'Nothing could be more satisfactory,' said Traddles; 'and they are very agreeable old ladies, I am sure. I shouldn't be at all surprised if you were to be married years before me, Copperfield.'
'Does your Sophy play on any instrument, Traddles?' I inquired, in the pride of my heart.
'She knows enough of the piano to teach it to her little sisters,' said Traddles.
'Does she sing at all?' I asked.
'Why, she sings ballads, sometimes, to freshen up the others a little when they're out of spirits,' said Traddles. 'Nothing scientific.'
'She doesn't sing to the guitar?' said I.
I promised Traddles that he should hear Dora sing, and see some of her flower painting. He said he should like it very much, and we went home arm in arm in great good humour and delight. I encouraged him to talk about Sophy, on the way; which he did with a loving reliance on her that I very much admired. I compared her in my mind with Dora, with considerable inward satisfaction; but I candidly admitted to myself that she seemed to be an excellent kind of girl for Traddles, too.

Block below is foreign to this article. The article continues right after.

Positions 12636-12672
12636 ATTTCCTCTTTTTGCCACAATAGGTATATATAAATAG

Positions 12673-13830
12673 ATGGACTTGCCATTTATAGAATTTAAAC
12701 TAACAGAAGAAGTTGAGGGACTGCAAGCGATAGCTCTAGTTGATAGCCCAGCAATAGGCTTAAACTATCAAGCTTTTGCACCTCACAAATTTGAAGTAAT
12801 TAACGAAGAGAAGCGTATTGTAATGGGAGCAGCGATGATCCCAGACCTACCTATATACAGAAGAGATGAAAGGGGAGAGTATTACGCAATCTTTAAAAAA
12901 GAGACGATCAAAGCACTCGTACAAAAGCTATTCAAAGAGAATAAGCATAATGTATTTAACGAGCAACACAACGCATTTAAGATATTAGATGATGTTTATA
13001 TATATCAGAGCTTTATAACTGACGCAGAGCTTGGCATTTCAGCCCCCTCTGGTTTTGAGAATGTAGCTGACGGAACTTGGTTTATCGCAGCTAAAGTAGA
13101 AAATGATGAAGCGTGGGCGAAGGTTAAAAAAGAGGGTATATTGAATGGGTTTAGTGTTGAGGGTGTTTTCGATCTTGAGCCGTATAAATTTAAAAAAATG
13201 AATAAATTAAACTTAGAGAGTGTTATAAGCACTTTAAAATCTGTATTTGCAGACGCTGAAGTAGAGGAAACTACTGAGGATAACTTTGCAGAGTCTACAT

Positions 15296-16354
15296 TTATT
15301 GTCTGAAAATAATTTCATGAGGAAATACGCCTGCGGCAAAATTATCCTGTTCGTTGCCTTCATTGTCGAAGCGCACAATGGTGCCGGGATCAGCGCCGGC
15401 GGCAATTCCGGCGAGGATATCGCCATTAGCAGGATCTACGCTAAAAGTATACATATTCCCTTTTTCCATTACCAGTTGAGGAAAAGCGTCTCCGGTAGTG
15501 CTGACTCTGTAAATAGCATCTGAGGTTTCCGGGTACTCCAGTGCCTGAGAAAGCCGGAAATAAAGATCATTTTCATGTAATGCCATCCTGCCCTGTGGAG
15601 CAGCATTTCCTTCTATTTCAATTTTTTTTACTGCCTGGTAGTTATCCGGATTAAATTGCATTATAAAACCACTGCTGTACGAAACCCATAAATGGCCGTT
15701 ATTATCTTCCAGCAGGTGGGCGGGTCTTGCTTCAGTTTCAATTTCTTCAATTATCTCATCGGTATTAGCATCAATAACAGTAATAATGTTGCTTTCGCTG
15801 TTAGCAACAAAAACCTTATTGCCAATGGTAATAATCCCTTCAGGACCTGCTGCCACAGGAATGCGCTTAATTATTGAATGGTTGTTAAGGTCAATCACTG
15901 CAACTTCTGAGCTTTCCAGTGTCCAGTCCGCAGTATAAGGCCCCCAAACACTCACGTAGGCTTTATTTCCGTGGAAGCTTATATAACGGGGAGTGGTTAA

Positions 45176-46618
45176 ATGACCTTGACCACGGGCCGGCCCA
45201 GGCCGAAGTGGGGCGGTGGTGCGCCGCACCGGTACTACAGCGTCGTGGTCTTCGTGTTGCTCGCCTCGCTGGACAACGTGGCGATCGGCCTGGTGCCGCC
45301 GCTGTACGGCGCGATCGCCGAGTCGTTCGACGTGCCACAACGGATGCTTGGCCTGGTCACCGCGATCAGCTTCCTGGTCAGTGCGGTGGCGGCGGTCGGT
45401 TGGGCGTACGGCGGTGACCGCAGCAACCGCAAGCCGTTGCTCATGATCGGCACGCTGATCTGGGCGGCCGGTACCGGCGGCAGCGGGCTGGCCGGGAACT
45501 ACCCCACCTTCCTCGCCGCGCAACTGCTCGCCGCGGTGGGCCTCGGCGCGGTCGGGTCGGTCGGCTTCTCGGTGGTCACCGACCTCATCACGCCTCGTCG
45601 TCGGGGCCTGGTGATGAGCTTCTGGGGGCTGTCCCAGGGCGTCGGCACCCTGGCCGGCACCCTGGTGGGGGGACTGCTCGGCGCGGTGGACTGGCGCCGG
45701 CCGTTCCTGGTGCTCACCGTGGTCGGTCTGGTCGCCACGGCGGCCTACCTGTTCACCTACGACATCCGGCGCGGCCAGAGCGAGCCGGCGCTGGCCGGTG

Of course my aunt was immediately made acquainted with the successful issue of the conference, and with all that had been said and done in the course of it. She was happy to see me so happy, and promised to call on Dora's aunts without loss of time. But she took such a long walk up and down our rooms that night, while I was writing to Agnes, that I began to think she meant to walk till morning.